When you tear out a man’s tongue, you are not proving him a liar, you’re only telling the world that you fear what he might say.”
– George R.R. Martin, A Clash of Kings
I hope the entire Seeking Alpha community had a safe and relaxing holiday weekend with family. This Easter and Passover will go down as one of the most surreal in the nation’s history. Most of the country has been in virtual lockdown for weeks, while being inundated by non-stop media coverage around the COVID-19 outbreak with death tolls breathlessly updated almost hourly.
Armageddon-type talk has invaded our private space, thanks to social media and the 24/7 news cycle. Equities have been one massive roller coaster ride for over six weeks now, although last week’s historic rally was a welcome respite.
I wish I could say this was going to change in the coming days and weeks, but unfortunately, things won’t be going back to normal for quite some time. However, I can list three things we can all be grateful for this holiday season as it relates to the Wuhan coronavirus and its impact on us all. Hopefully, this piece will be our contribution to post-holiday good cheer and provide a more optimistic outlook than what is currently being portrayed by most pundits and the media.
Things Could Have Been Much Worse
At the start of the month, the CDC and Dr. Anthony Fauci were projecting that 100,000 to up to 240,000 Americans would lose their lives before this outbreak was over. Thanks to social distancing, other prudent measures such as washing hands frequently and more draconian “shelter-in-place” orders, the current baseline estimate from the CDC is calling for approximately 61,500 COVID-19 deaths.
Approximately 15% of overall deaths recorded to this point have been from nursing homes and long-term care facilities, among the most vulnerable populations in the country. In addition, almost half of all COVID-19 deaths worldwide are among those at least 80 years old. The United States is skewing younger than the average. My guess is part of that is due to higher obesity level, which is a key reason the mortality rate in New Orleans is much higher than that in New York City or Seattle.
New York remains the epicenter of the outbreak in the United States with approximately 175,000 confirmed cases to date. Until recently, the state was estimating that it may need up to more than 135,000 hospital beds, but now it will never use much more than 18,000 beds in reality. This was less than one-fourth the baseline scenario provided by the IHME of 73,000 beds needed at the peak.
The governor of New York, who was pleading with the Federal government for 30,000 ventilators late in March, has now been shown to be wildly wrong in his projections. The CDC is currently saying the most ventilators that will be needed for the entire country going forward will be a bit north of 15,000. Peak ventilator use in New York will come in right around 5,000.
Governor Cuomo is not the only local political leader to be much too dire in his projections. The military built a 250-bed field hospital by Seahawk stadium in Seattle at great cost. It housed operating rooms, X-ray facilities, a lab and significant other medical equipment to deal with the overflow from the region’s hospitals that was expected. It is already being dismantled for use for other harder-hit areas of the country. This facility never saw a single patient in its time in Seattle. Here in Miami, we are doing the same, erecting an even larger (and more expensive) overflow medical facility in the Miami Beach Convention Center. Given daily confirmed COVID-19 cases in Florida have already flatlined and are starting to fall, its fate will be similar to the Seattle facility. So far, the Sunshine State has had one hospitalization due to the COVID-19 outbreak per approximately 8,000 in population.
Despite all the vitriol we have seen from media and political figures over the past month and a half about the handling of the outbreak, the country has weathered this storm quite well compared to other developed Western nations. As early afternoon today, our death toll stood at 76 per million of population. This compares very well to Spain (386), Italy (348), Belgium (359), France (241), the Netherlands (173), the U.K. (178) and even Switzerland (136). The only major Western country that has done better is Germany (39), which very probably benefited greatly from the dearth of Chinese tourists in the country during the winter. In addition, if you take out New York, our country is right at Germany’s levels with regard to death toll per million population.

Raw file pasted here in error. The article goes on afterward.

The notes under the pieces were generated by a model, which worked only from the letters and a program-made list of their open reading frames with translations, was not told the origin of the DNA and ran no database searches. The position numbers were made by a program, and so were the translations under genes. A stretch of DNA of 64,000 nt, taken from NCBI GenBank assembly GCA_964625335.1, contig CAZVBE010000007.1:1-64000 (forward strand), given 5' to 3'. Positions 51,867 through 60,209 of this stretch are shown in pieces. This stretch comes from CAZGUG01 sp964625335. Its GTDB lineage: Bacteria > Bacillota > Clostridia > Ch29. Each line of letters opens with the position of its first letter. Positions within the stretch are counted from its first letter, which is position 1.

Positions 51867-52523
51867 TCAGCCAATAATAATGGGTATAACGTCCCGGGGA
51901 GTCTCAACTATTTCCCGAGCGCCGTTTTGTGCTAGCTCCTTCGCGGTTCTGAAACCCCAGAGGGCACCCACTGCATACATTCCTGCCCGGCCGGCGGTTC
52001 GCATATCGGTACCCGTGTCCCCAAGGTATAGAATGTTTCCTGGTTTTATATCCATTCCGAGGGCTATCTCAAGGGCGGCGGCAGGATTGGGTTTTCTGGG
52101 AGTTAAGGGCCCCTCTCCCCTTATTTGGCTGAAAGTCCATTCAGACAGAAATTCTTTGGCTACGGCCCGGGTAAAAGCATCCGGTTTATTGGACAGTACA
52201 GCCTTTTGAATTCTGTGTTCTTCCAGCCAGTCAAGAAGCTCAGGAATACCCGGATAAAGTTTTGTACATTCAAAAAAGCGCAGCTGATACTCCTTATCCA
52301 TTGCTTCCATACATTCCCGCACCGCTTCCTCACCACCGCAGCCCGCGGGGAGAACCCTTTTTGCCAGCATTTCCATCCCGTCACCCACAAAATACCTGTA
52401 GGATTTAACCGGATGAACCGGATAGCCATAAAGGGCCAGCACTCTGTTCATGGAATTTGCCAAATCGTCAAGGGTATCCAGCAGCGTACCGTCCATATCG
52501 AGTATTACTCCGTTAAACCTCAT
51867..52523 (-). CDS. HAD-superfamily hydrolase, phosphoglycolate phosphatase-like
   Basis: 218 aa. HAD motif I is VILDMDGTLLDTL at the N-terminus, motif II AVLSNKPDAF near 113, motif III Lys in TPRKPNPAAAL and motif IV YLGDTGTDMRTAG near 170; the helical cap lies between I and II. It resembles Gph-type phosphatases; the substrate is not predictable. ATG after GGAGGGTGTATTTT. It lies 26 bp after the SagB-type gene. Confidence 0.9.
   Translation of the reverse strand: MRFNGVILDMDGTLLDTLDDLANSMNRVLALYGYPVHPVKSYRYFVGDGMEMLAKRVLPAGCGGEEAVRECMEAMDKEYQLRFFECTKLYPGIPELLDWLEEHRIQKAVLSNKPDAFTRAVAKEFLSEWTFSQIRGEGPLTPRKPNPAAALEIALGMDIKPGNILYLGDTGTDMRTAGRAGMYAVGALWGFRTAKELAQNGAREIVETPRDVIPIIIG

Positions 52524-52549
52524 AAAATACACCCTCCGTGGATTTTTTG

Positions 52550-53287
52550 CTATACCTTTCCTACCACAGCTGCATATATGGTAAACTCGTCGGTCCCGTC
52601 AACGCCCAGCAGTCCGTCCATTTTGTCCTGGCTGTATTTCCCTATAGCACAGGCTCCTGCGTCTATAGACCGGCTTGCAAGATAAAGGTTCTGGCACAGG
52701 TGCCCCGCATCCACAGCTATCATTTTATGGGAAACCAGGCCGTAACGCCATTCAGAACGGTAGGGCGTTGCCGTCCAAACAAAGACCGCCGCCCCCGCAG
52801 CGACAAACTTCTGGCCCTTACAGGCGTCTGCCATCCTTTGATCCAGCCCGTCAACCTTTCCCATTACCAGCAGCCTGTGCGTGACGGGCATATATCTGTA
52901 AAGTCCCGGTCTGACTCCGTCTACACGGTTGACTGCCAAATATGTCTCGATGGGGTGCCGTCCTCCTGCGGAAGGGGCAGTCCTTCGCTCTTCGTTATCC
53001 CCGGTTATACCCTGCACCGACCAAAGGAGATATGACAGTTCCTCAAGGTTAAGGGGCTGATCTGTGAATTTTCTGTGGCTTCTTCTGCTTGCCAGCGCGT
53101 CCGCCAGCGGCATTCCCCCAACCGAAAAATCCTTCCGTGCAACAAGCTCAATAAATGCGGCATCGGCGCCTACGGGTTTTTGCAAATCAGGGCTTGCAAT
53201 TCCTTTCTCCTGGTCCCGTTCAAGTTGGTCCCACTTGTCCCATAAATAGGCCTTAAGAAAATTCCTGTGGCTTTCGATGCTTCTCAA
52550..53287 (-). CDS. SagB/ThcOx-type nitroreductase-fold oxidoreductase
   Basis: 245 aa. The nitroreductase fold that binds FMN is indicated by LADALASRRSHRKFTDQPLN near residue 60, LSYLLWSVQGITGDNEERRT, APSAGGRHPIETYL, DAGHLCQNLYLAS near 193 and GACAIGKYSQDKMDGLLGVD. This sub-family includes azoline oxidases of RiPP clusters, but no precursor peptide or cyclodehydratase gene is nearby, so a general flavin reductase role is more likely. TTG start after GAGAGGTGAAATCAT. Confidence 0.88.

Our mortality rate of 4.14% also compares favorably to those listed above, with all but Germany above 10%. This mortality rate is wildly overstated, as we are mostly testing the sick. This is one reason our daily confirmed cases in the country are dropping, even as we are testing more and more people on average every day.
According to a study just out from Germany where they tested everyone in a large town that was one of the first where this Wuhan coronavirus appeared, the city had a 15% infection rate but only a .37% mortality rate on interim results, less than one-sixth the country’s official 2.49% mortality rate. Another recent study of a major sewage treatment center in Massachusetts showed a minimum of 2,300 and up to 115,000 residents had COVID-19, compared to the just 450 confirmed cases in the area that uses this facility.
Things Are Getting Better
According to the CDC, daily peak deaths were projected to peak last Friday in the United States. Indeed, deaths from COVID-19 had dropped by approximately 500 since hitting a peak of 2,035 on April 11th, although they popped back up today. Spain is also seeing solid progress over the past week on this front.
In addition, the COVID-19 death toll is likely at least partly overstated, and possibly largely so. The CDC has relaxed criteria in what constitutes a “COVID-19” death. The rise in official Wuhan coronavirus fatalities coincides with a huge drop-off in official flu deaths in the country compared to recent years (above).
Some of this is due to mis-classification, and the rest likely because of the effects of social distancing and shelter-in-place decrees. What the actual split is, I doubt we will ever know. If I had charts of other respiratory illnesses that can be lethal, I am sure they would present a similar picture. Combined with large drop-offs in auto fatalities and murders over the past six weeks, it would not surprise me if the overall death toll in the States in 2020 would be exactly as it would be if the outbreak never came to our shores. It is just that different people are dying for different reasons.